Charlotte is a third year MCDB major who enjoys knitting, drinking coffee, and taking walks on her free time 😀
I’m so thankful to have parents who dedicated me to God in front of their church before I could even remember. They sent me to Christian school where I learned a lot of verses and sang worship songs, and prayed with my teachers. It must have been part of the curriculum because every year teachers would meet with me personally and ask me if I wanted Jesus in my life, and I would pray and accept Jesus once again because I was just never sure if I truly accepted Jesus the year before.
Growing up, it may be cliche to say, but God was a vending machine to me. I would give a dime or two only when I needed something. And weirdly, or maybe by God’s grace, it always seemed to work for me. In fact, things worked out so well for me that I distinctly remember telling my camp counselor one year at youth camp, that I didn’t feel like I needed God because my life was just too good. Pridefully, I really felt like I had everything I needed and wanted with friends, family, and school. There was little actual room for God in my heart. But still, I called myself a Christian and tried to be one, thinking that God would continue to give me the things that I wanted. And partly because I wanted to please the people around me.
Eventually, telling people that I was Christian and going to church started to feel like a lie. I felt so fake when I was praying and I couldn’t sing in church because when I sang, I felt like a liar. And honestly, it started to feel very scary because I knew what the consequences were. I knew in my mind very clearly that the wages of sin were death (Rom 6:23), and I knew very well all the verses about how someone who might say they’re Christian might approach Christ in the end and Christ will say “I never knew you” (Matt 7:21-23). And that scared me because deep inside, I knew that was me.
I had this internal struggle for a long time, and I began to feel so bitter towards God because I couldn’t understand why I didn’t feel like a Christian even though I thought I knew John 3:16 well enough in my mind. Then one day, my friend was sharing with me about how she’s been going through the gospel of John. There were the Pharisees who rejected Christ and sought to kill him, and then there was the woman at the well who believed and shared the good news with the whole town (John 4). What separated them was that the Pharisees thought themselves too good for the need of a savior, whereas the woman saw her own sin and knew she needed the all-satisfying living water, eternal life and freedom from sin, that only Christ can give her. The gospel is only valuable to those who realize they need it.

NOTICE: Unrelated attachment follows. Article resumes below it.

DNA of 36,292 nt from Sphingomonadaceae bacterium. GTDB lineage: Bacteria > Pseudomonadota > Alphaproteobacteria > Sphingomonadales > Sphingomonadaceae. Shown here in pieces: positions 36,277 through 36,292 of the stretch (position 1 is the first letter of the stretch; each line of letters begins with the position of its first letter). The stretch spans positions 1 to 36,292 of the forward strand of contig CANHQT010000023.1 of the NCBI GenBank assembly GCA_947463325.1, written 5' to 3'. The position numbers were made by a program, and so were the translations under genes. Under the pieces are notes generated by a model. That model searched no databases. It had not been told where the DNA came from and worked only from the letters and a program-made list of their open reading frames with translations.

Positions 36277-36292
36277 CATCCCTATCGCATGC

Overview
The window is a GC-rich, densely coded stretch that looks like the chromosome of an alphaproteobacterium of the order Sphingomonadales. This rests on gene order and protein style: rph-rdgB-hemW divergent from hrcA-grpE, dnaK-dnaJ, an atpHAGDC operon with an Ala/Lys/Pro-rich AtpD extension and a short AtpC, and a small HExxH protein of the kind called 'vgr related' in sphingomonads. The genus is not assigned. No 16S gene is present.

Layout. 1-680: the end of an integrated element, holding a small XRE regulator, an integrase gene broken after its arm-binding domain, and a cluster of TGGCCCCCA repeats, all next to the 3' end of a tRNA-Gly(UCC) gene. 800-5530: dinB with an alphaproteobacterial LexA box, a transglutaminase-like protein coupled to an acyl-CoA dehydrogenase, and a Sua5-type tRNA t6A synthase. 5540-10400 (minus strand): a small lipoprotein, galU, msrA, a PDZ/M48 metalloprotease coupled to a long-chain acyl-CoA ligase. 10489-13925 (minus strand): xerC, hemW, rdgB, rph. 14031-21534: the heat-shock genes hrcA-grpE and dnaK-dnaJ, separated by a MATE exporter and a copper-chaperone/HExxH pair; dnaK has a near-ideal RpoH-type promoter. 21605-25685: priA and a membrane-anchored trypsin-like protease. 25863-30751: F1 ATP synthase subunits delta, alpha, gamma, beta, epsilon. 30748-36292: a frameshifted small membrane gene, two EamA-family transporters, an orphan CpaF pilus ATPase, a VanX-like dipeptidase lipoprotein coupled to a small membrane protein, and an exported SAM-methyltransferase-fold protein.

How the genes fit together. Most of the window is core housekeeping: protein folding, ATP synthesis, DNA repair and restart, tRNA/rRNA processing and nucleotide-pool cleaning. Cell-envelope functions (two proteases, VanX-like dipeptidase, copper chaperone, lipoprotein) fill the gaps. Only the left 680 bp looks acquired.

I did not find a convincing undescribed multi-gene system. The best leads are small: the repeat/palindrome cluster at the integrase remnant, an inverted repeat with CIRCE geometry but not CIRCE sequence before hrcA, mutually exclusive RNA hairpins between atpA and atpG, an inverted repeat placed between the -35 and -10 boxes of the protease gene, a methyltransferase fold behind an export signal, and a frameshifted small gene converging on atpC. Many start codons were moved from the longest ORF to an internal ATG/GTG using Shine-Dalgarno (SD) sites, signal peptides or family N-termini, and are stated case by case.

I thought about what she said for a long time. I realized that God himself was never important to me because, like a Pharisee, I never really saw myself as a sinner. I had focused so much on all the ways that God is a giver, a giver of eternal life, a giver of good and perfect gifts, that I forget that God also takes away, he takes away sin by giving his Son to die on the cross on our behalf. I prayed for God to show me how much of a sinner I am and how much I needed to let him take my sins away.
God showed me that my heart had gotten used to rejecting him and giving into sin, so used to it that I wasn’t even aware of my own sin anymore. And my greatest sin wasn’t lack of love for others, pride, envy, discontentment, anxiety, disobedience, idolatry, though I regularly did all of those too, but it was that I had turned my back on God, rejected him with bitterness, and continued in the sin that put his son on the cross.
Looking back, I was certainly the person who desired too little, and was satisfied with the things of this world, being ignorant to what I truly needed. I asked God to fulfill my greatest need, to forgive my sins and reconcile me with himself, and to be my truest joy and he has already answered me through Christ’s death and resurrection.
Funny enough, since then, God has given me many more circumstances in my life where I felt like I needed him all the more. But through all these trials, I know fully that God is good because he grows my faith and draws me closer to him, making me more like his son. Even in this broken world, where death, pain, and sinfulness are at every corner, God does all for the good of those who love him. The truth that I had taken for granted, now makes me praise and worship God even more so as I am humbled and brought low. And God faithfully continues to teach me daily that I need him just as much when I’m in green pastures as when I’m in the valley of the shadow of death (Ps 23).